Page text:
If you don’t have any suitable rocks in your garden, go out and find yourself one. Don’t worry about exactly how much your rock weighs; providing it’s moderately challenging to lift to your shoulders and press overhead it’s about right.

Once you have your rock, try the following exercises:

  • Power clean from the floor
  • Power clean from hang
  • Strict press
  • Push press
  • Jerks
  • Power clean and strict press/push press/jerk
  • Hang clean and strict press/push press/jerk
  • Bent over row
  • Floor press
  • Front squat
  • Zercher squat
  • Sumo deadlift
  • Romanian deadlift

For sets and reps, do 3-5 sets of as many reps as it takes you to reach Rating of Perceived Exertion or RPE 8/9. That means you have just a couple of reps left in the tank, and your movement speed noticeably decreases. Rest 60-90 seconds and then do your next set. Don’t worry if you end up doing fewer reps on subsequent sets; just make sure you hit the same RPE.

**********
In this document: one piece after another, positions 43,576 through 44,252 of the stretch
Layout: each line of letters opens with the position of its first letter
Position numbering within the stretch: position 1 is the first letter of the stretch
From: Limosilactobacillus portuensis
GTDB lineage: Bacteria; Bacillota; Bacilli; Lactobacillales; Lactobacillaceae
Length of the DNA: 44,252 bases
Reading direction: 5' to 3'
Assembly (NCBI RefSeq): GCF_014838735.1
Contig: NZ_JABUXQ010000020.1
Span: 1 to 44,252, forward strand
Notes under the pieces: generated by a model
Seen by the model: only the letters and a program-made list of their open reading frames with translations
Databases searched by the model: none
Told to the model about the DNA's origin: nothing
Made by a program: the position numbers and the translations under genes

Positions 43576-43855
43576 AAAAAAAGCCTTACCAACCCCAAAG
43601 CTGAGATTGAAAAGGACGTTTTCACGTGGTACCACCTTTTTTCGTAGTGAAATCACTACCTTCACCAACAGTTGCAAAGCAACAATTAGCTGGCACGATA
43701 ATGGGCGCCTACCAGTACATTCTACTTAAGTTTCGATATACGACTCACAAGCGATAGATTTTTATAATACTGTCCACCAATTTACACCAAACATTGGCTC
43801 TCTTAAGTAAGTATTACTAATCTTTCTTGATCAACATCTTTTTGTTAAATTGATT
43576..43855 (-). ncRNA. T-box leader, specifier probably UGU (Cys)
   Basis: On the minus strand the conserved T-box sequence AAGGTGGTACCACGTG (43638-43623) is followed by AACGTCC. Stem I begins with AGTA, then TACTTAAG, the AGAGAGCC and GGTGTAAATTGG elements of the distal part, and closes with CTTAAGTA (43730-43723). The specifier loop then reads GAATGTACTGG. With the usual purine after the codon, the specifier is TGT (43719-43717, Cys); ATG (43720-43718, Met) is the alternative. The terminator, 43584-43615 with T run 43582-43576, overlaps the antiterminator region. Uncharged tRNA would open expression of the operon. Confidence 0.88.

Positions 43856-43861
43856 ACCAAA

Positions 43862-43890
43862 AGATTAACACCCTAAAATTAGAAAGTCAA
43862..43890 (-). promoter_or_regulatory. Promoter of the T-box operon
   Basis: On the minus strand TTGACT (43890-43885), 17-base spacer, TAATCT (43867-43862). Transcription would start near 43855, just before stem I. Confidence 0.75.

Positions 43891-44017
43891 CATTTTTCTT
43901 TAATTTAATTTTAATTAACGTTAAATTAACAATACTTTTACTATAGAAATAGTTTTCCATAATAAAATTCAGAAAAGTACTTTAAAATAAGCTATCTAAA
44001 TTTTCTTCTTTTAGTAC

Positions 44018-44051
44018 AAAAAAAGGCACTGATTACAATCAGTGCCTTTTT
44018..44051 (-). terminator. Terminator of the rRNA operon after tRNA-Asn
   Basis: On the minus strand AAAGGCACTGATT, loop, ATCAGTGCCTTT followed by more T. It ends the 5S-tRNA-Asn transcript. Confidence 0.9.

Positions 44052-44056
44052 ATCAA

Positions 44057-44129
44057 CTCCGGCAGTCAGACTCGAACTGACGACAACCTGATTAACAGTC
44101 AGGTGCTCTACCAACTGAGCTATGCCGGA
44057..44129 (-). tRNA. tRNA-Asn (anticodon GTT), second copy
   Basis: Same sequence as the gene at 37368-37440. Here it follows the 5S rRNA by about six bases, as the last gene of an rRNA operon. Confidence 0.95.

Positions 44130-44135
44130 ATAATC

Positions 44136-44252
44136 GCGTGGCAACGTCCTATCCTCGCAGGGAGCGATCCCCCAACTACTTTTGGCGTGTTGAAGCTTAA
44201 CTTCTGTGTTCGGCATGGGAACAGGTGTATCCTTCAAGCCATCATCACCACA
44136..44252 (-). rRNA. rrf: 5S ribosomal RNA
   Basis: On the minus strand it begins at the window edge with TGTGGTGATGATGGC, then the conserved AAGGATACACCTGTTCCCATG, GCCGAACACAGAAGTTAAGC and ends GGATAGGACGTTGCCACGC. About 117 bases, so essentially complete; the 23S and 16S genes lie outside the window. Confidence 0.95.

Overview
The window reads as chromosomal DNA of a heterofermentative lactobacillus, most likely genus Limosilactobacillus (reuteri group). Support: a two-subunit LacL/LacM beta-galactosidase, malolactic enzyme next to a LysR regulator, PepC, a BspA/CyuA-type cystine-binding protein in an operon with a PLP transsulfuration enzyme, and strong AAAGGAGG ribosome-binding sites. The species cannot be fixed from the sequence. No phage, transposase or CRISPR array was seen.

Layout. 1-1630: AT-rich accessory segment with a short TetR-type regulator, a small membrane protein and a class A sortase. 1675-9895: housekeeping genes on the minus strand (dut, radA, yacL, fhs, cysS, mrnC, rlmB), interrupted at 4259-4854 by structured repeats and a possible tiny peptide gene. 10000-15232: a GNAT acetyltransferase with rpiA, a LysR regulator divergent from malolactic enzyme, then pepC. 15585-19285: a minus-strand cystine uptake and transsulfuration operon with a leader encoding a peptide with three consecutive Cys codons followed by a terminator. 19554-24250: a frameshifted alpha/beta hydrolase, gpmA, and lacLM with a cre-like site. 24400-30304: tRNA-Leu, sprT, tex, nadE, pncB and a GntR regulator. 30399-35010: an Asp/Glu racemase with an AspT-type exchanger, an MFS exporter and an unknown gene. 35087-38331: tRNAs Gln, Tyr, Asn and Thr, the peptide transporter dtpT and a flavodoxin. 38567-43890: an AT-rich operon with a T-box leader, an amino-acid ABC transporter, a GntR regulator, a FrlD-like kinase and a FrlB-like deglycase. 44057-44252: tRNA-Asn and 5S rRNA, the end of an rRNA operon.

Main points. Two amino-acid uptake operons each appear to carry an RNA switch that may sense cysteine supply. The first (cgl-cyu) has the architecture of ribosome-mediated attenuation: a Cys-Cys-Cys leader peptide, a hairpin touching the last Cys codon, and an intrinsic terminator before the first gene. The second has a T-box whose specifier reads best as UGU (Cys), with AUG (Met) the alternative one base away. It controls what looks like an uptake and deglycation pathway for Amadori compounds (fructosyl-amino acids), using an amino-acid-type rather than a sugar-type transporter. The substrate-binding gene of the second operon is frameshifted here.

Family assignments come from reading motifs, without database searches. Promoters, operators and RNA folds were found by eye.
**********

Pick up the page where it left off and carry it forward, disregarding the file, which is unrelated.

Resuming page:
If you don’t want to risk dropping a rock on your head during your workout, consider the next best thing – a sandbag. Just get an old army-type duffel bag and fill it with several smaller 5 to 10-pound sandbags. That way you can adjust the weight of your training sandbag quickly and easily.

3. Bodyweight and gymnastic-type training

Bodyweight exercises and gymnastic-type training are perfect for garden-based training. Grab and exercise mat or a folded towel for comfort and get to work. You can use bodyweight and gymnastic-type training to develop strength, power, endurance, or cardiovascular fitness. It all depends on how you use them.

Check out the links for details on these types of training plus sample workouts.

4. Jump rope

Jumping rope is one of the best no-frills conditioning exercises around. As a rugger, you should be doing a reasonable amount of running for fitness, but a jump rope means you can get a great workout on your patio.

For the best jump rope experience, get yourself a decent jump rope. A vinyl speed rope is idea as it’s both cheap and hardwearing. Or you could get a steel wire heavy rope which is more expensive but presents a greater fitness challenge.